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X-Comment-To: Rik van Riel

>>>*Just in case* it's oom-related I've asked Ben to try it with one less than
>>>the maximum number of memory blocks he can allocate.
>>>
>>I've run this test with my 3.5G machine, 3 blocks instead of 4 blocks,
>>and it has the same behavior (my app gets killed, 0-order allocation
>>failures, and the system stays up.
>>
> 
> If you still have swap free at the point where the process
> gets killed, or if the memory is file-backed, then we are
> positive it's a kernel bug.

This machine is configured without a swap file. The memory is file backed, 

though (read-only mmap, followed by a mlock).

  - Ben

Ben Smith
Google, Inc



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From: Sven Heinicke <s...@research.nj.nec.com>
Newsgroups: lucky.linux.kernel
Subject: Re: Google's mm problem - not reproduced on 2.4.13
Date: Fri, 2 Nov 2001 17:55:18 +0000 (UTC)
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Ben Smith writes:
 >  > On October 31, 2001 09:45 pm, Andrea Arcangeli wrote:
 >  >
 >  >>On Wed, Oct 31, 2001 at 09:39:12PM +0100, Daniel Phillips wrote:
 >  >>
 >  >>>On October 31, 2001 07:06 pm, Daniel Phillips wrote:
 >  >>>
 >  >>>>I just tried your test program with 2.4.13, 2 Gig, and it ran
 >  >>>>without problems.  Could you try that over there and see if you
 >  >>>>get the same result?  If it does run, the next move would be to
 >  >>>>check with 3.5 Gig.
 >  >>>>
 >  >>>Ben reports that his test with 2 Gig memory runs fine, as it does
 >  >>>for me, but that it locks up tight with 3.5 Gig, requiring power
 >  >>>cycle.  Since I only have 2 Gig here I can't reproduce that (yet).
 >  >>>
 >  >>are you sure it isn't an oom condition. can you reproduce on
 >  >>2.4.14pre5aa1? mainline (at least before pre6) could deadlock with
 >  >>too much mlocked memory.
 >  >>
 >  >
 >  > I don't know, I can't reproduce it here, I don't have enough memory.
 >  > Ben?
 > 
 > My test application gets killed (I believe by the oom handler). dmesg
 > complains about a lot of 0-order allocation failures. For this test,
 > I'm running with 2.4.14pre5aa1, 3.5gb of RAM, 2 PIII 1Ghz.
 >   - Ben
 > 
 > Ben Smith
 > Google, Inc
 > 


This is a System with 4G of memory and regular swap.  With 2 Pentium
III 1Ghz processors.

On 2.4.14-pre6aa1 it happily runs until:

munmap'ed 7317d000
Loading data at 7317d000 for slot 2
Load (/mnt/sdb/sven/chunk10) succeeded!
mlocking slot 2, 7317d000
mlocking at 7317d000 of size 1048576
Connection to hera closed by remote host.
Connection to hera closed.

Where is kills my ssh and other programs.  fills my /var/log/messages
with:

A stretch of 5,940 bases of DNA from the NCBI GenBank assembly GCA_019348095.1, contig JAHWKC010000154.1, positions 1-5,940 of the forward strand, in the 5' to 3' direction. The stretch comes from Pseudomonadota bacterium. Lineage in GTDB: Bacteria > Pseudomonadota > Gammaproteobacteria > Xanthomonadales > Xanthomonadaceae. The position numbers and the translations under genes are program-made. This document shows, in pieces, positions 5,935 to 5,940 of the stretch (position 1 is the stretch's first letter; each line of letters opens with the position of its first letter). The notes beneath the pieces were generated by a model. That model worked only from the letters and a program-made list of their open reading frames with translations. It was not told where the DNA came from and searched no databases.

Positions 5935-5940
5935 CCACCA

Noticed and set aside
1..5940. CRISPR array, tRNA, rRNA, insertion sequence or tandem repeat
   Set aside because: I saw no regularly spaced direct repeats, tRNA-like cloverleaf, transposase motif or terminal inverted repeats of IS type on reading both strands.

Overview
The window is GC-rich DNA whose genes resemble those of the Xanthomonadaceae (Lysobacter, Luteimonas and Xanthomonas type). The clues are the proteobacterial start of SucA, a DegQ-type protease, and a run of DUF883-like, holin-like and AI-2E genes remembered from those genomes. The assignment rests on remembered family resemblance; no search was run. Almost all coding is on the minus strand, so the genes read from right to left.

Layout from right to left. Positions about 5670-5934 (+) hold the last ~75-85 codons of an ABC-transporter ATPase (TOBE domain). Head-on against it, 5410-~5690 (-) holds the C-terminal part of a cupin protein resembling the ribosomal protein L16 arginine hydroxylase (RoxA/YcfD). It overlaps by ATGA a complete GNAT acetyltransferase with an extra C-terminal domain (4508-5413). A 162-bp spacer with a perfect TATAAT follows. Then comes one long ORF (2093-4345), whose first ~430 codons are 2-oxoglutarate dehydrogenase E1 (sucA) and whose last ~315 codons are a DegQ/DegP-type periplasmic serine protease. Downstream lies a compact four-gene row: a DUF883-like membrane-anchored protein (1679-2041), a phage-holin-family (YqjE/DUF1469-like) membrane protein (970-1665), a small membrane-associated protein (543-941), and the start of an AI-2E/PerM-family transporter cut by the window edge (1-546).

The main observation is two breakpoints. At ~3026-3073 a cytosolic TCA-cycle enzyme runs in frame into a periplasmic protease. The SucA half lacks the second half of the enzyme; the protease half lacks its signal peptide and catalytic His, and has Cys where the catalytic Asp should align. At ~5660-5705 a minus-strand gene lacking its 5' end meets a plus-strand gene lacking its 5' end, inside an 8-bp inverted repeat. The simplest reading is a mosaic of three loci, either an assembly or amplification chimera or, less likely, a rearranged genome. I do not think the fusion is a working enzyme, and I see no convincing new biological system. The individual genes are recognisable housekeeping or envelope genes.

Nov  2 11:29:07 ps2 kernel: __alloc_pages: 0-order allocation failed (gfp=0x1d2/0)
Nov  2 11:29:07 ps2 syslogd: select: Cannot allocate memory
Nov  2 11:29:07 ps2 kernel: __alloc_pages: 0-order allocation failed (gfp=0x1d2/0)
Nov  2 11:29:07 ps2 kernel: __alloc_pages: 0-order allocation failed (gfp=0x1f0/0)
Nov  2 11:29:07 ps2 last message repeated 2 times

a bunch of times.  Then doesn't free the mmaped memory until file
system is unmounted.  It never starts going into swap.

2.4.14-pre5aa1 does about the same.

	       Sven
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From: Andrea Arcangeli <and...@suse.de>
Newsgroups: lucky.linux.kernel
Subject: Re: Google's mm problem - not reproduced on 2.4.13
Date: Fri, 2 Nov 2001 18:03:32 +0000 (UTC)
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from sven@research.nj.nec.com on Fri, Nov 02, 2001 at 12:51:09PM -0500
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On Fri, Nov 02, 2001 at 12:51:09PM -0500, Sven Heinicke wrote:
> a bunch of times.  Then doesn't free the mmaped memory until file
> system is unmounted.  It never starts going into swap.

thanks for testing. This matches the idea that those pages doesn't want
to be unmapped for whatever reason (and because there's an mlock in our
way at the moment I'd tend to point my finger in that direction rather
than into the vm direction). I'll look more closely into this testcase
shortly.

Andrea
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From: Daniel Phillips <phill...@bonn-fries.net>
Newsgroups: lucky.linux.kernel
Subject: Re: Google's mm problem - not reproduced on 2.4.13
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X-Comment-To: Andrea Arcangeli

On November 2, 2001 07:00 pm, Andrea Arcangeli wrote:
> On Fri, Nov 02, 2001 at 12:51:09PM -0500, Sven Heinicke wrote:
> > a bunch of times.  Then doesn't free the mmaped memory until file